Here’s my economic quiz for the day: Which city led the country in job growth in the past year and experienced the largest drop in unemployment at 14.8 percent? Chicago.
Which city saw the greatest rise in home prices, 4.5 percent, in the latest Case-Shiller survey of 20 major metro areas? Chicago.
Which city is building 1,400 new hotel rooms and seeing the second biggest jump in hotel construction nationwide? Chicago.
Where did hotel occupancy rise to 90 percent in June and tourist spending set records by rising to
$12 billion in the past year? Chicago.
Where is demand for retail, manufacturing and shipping space higher than at any time in the past four years? Chicago.
Which downtown is seeing its first office tower built on spec since 1998 and seeing building sales rise to the highest level in five years? Chicago.
Where have seven companies moved their corporate headquarters and 33 companies expanded, creating 20,000 more jobs, all in a little over a year? You probably know by now: Chicago.
Those are just a few snapshots of Chicago’s recent success. Taken together, they show our economy creating jobs in nearly every sector and opportunity for Chicagoans of all skill sets. We are not riding a national trend; our strategy for economic growth is creating our own trend. Because we are not resting on our strengths but investing in them, companies have the confidence to invest and grow in Chicago.
Motorola Mobility’s decision to move its corporate headquarters and 3,000 jobs to the Merchandise Mart was one of the strongest votes of confidence in our future. The company’s choice of Chicago over Sunnyvale, Calif., or Seoul, South Korea, is a game changer for our economy. While Chicago is a leader in transportation and logistics, professional services, business consulting and the financial sector, Motorola Mobility’s move creates another pillar for growth and job creation. As the home to a global leader in the smartphone industry, Chicago is now a leading technological center. Our economy has never had greater diversity or depth.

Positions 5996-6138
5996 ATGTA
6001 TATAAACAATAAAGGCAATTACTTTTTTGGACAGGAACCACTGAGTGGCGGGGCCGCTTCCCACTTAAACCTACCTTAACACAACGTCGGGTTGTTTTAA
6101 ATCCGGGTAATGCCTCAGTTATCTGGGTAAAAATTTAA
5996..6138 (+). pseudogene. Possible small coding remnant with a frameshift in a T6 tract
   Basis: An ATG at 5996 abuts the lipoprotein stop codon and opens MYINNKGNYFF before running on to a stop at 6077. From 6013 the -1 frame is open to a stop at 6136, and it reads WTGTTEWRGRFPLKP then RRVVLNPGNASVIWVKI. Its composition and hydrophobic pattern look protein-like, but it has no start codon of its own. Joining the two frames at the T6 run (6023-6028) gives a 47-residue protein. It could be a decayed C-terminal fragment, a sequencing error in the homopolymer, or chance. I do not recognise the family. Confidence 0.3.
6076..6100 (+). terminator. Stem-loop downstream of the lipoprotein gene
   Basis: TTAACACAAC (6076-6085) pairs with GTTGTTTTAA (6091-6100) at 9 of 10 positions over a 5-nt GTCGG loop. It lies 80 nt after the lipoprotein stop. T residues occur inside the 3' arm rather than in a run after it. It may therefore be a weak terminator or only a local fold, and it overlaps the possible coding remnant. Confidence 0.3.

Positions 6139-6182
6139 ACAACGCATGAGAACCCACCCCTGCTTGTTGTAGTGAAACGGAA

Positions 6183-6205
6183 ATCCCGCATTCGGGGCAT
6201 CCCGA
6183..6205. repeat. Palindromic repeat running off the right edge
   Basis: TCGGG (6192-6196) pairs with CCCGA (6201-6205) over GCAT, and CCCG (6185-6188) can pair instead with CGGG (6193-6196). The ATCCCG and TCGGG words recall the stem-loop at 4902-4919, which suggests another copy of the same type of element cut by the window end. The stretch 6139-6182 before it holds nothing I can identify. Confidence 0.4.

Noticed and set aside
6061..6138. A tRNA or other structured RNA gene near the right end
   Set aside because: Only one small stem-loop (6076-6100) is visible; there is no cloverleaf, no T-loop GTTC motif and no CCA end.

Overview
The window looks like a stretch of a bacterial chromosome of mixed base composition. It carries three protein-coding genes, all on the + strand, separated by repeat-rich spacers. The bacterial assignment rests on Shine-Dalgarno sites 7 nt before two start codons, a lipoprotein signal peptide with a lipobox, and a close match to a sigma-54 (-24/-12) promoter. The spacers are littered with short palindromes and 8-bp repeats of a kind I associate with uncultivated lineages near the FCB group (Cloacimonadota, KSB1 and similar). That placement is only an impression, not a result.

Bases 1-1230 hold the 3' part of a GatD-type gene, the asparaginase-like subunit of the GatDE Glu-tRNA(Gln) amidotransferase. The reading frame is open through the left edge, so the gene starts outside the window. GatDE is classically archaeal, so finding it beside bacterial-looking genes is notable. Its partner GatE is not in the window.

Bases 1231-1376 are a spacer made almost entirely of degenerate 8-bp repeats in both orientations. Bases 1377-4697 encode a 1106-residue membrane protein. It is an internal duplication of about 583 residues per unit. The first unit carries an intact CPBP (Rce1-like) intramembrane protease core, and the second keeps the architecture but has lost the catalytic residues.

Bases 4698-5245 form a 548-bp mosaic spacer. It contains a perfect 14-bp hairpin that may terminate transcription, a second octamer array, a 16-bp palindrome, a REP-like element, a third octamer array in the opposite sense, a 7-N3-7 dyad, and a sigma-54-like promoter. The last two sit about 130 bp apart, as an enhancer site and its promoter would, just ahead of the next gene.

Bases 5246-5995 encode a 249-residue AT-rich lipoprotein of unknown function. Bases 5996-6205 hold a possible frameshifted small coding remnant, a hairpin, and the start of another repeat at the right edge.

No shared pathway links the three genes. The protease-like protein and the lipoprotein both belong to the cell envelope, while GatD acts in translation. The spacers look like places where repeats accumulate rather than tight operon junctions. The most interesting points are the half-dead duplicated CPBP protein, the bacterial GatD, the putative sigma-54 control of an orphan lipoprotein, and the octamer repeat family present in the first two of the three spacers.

We also know that wherever tech giants make their home, start-ups follow. Motorola Mobility will tap small companies with big ideas to develop new software and products. For code writers and designers looking to create the next blockbuster program, Chicago is a top destination. The second city is fast becoming a start-up city.
That hasn’t always been the case. For too long, we saw innovators get their start in Chicago only to make their names in Silicon Valley. While Paypal’s founders left Illinois a decade ago for California, Braintree, a company described as Paypal 2.0, is now adding 150 jobs in their West Loop headquarters. Companies that start in Chicago are staying in Chicago. They are confident about Chicago’s future and committed to our success.
It’s not just at places like Braintree, but in the building trades, construction and on the CTA, there are more opportunities. On the same day Braintree announced its expansion, the CTA hosted the first of three job fairs to recruit 400 new bus drivers. The positions are a small sample of the 30,000 jobs we are creating in the next three years as we modernize our roads, runways and rails. For welders, pipe fitters, mechanical engineers, laborers and others, in every community and corner of our city, Chicagoans have a better shot at good jobs and a middle-class standard of living.
The strategy behind our success is clear: We are investing in our infrastructure and in the skills and education of our workforce. At the same time, we are putting our fiscal house in order. We are investing in what works and what makes Chicago more economically competitive while reforming what doesn’t. By making the tough choices, we have cut our projected budget deficit in half for 2013. In the next budget, we will finish what we started and eliminate the structural deficit.
When we see Chicago leading the country in job growth and the growing confidence of companies in Chicago across the economic spectrum, we can have greater confidence in the choices we are making as a city. We are not yet where we need to be, but we know we are on our way and pointed in the right direction. Chicago is a city on the move.